Edge Publication Story by Renee Baker, Friday Jul 25, 2008.
Dancing is Cynthia Schepps’ prevailing passion in life, so it’s no surprise that she was alarmed upon learning her favorite dance event was going to end. Instead of accepting it, she decided to step forward and provide new leadership. As a result, she saved the Once In a Blue Moon Dance, Dallas’ women-only monthly dance event.
The “Blue Moon” is hosted every second Saturday, and has been under Schepps’ wing since 2000. It was back then when the producer announced the dance was ending due to its labor intensive nature.
Schepps was outside on the patio with other women who told her, “We don’t want it to stop. If you produce it, we will support you.” With seven volunteers backing her, Schepps said she would try it, and here she is eight years later with 100 dances to her credit.
It is really Schepps’ love of dance that keeps her producing. “I have been dancing since I was an egg,” she says. “For me, dancing is a body experience. It’s me and the music.” Schepps says when she dances, she becomes one with the music and from there movement is created and she enters “the zone.” The Blue Moon provides the accompanying twilight.
Schepps just loves the energy of dancing with other women. She says the Blue Moon has an “energy presence” that you can feed off of. The line dancers and country western dancers are truly fabulous, she says, and flirtatious too. The DJ’s mix of music is not just country, but also disco and the popular hits of today.
Schepps doesn’t mind dancing alone either, and often prefers it. She encourages others to dance like nobody is watching. She said 25 years ago she was one of the first dancers to dance alone at clubs. When a man would come up to her and ask if she wanted to dance, she would smile and reply, “I am dancing.”
The Blue Moon takes place near White Rock Lake at the DanceMasters Ballroom, owned by award-winning dance instructor Pat Thorpe. It’s primarily held as a safe, non-smoking alternative to the bar scene for lesbians, but is welcoming to straight women as well.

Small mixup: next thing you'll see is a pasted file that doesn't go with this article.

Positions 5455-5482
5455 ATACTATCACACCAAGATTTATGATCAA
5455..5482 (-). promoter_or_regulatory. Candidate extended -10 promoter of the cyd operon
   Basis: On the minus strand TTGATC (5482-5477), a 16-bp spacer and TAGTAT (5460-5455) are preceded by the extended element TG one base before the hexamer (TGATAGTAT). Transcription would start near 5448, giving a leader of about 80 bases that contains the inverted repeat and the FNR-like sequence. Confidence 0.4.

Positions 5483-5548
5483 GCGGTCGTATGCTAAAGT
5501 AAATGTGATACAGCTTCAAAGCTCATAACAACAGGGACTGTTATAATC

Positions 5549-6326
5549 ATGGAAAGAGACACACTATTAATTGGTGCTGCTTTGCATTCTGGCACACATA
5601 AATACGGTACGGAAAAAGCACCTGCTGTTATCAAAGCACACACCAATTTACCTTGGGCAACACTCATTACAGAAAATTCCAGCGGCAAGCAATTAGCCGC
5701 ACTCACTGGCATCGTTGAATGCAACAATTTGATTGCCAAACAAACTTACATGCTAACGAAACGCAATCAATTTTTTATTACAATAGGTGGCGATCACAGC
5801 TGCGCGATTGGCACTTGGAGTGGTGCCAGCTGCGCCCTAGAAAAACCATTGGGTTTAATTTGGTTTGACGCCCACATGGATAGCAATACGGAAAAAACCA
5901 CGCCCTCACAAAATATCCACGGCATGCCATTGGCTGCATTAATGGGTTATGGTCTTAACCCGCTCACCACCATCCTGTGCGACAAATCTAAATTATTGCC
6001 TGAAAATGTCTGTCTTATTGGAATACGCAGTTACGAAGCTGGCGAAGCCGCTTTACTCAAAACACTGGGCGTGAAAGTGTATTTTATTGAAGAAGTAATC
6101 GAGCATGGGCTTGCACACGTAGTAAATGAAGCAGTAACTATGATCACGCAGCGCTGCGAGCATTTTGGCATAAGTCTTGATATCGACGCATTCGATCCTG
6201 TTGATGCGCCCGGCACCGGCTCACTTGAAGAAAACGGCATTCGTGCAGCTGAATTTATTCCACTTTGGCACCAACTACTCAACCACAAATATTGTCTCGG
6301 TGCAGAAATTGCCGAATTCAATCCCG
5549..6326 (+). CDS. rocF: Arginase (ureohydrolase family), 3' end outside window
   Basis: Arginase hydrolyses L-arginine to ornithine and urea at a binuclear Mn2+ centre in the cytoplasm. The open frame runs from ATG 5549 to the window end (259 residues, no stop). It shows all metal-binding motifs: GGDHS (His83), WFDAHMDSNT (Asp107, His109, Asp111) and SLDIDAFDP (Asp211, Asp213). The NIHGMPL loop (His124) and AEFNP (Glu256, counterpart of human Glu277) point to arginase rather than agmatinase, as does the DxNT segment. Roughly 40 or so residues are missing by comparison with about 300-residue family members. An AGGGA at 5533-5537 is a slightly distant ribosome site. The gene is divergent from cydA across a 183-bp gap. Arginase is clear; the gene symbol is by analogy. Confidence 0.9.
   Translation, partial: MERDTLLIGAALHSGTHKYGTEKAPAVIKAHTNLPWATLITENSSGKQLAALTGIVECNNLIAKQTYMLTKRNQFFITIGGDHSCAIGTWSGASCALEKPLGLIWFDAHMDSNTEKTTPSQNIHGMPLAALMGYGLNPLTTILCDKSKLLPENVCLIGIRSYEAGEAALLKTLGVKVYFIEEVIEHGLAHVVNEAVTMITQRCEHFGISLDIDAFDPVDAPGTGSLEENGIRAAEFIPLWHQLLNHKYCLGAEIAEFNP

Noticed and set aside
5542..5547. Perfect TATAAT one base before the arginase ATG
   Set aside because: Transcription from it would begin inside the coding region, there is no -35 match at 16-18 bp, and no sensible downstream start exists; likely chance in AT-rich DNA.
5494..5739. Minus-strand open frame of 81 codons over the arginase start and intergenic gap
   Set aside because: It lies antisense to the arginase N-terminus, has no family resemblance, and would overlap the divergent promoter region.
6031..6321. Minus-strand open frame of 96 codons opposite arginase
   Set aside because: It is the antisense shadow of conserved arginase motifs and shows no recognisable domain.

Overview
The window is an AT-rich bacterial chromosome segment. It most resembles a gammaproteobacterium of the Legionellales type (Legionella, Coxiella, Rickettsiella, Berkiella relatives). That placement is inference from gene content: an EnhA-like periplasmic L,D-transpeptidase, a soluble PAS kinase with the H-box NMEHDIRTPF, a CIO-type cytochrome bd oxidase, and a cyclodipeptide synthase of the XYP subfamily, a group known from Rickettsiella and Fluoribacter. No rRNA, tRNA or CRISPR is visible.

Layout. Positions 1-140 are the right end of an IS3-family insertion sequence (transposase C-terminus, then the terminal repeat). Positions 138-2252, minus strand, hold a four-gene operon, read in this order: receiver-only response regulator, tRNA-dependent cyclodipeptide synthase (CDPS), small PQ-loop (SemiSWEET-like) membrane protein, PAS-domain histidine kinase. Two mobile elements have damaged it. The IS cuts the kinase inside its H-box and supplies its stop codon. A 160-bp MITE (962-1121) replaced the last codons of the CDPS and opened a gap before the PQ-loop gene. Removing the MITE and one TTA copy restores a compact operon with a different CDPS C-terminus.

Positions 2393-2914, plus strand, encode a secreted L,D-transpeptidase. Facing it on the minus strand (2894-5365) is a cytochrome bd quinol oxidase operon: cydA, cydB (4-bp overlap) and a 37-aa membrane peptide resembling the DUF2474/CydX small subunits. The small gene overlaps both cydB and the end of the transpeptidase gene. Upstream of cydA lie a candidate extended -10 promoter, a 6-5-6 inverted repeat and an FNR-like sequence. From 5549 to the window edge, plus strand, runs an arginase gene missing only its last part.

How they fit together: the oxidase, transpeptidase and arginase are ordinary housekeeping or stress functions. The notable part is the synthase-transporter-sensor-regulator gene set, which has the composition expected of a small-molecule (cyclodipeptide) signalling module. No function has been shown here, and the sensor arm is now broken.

Schepps is grateful to Thorpe for his generosity over the years, and says she eventually “made him an honorary lesbian.”
Schepps is also full of gratitude toward the community as well, and generally donates the proceeds of the dances to numerous community organizations.
About 100 women attend each dance.
Valery Guignon, a local Dallas artist, has been attending the Blue Moon since its inception. She says not only has she met many friends, but she met her girlfriend at the dance. “Girl watching is one of my favorite parts of the Blue Moon Dance. I usually come early, dance till midnight, drink lots of water and have a few beers with my friends.”
Brenda Stowe, a concrete truck driver and long term dancer, agrees that the Blue Moon is a great way to meet people and have fun. “The first time I went to the Blue Moon I only knew one person,” she says, “[but] before the night was over I was invited to join two birthday parties!” Stowe often volunteers to help set up the dance.
Schepps, who is an accountant and bookkeeper by trade, hopes to expand the Blue Moon someday with a dream of having her own ballroom. “One that is just ours,” she says.
The next Blue Moon is this Saturday, August 9th, from 7 p.m. to Midnight at Dance Masters Ballroom at 10675 Northwest Highway in Dallas. It is for ladies only and has an entry fee of $10. For more information, visit www.once-in-a-blue-moon.org.
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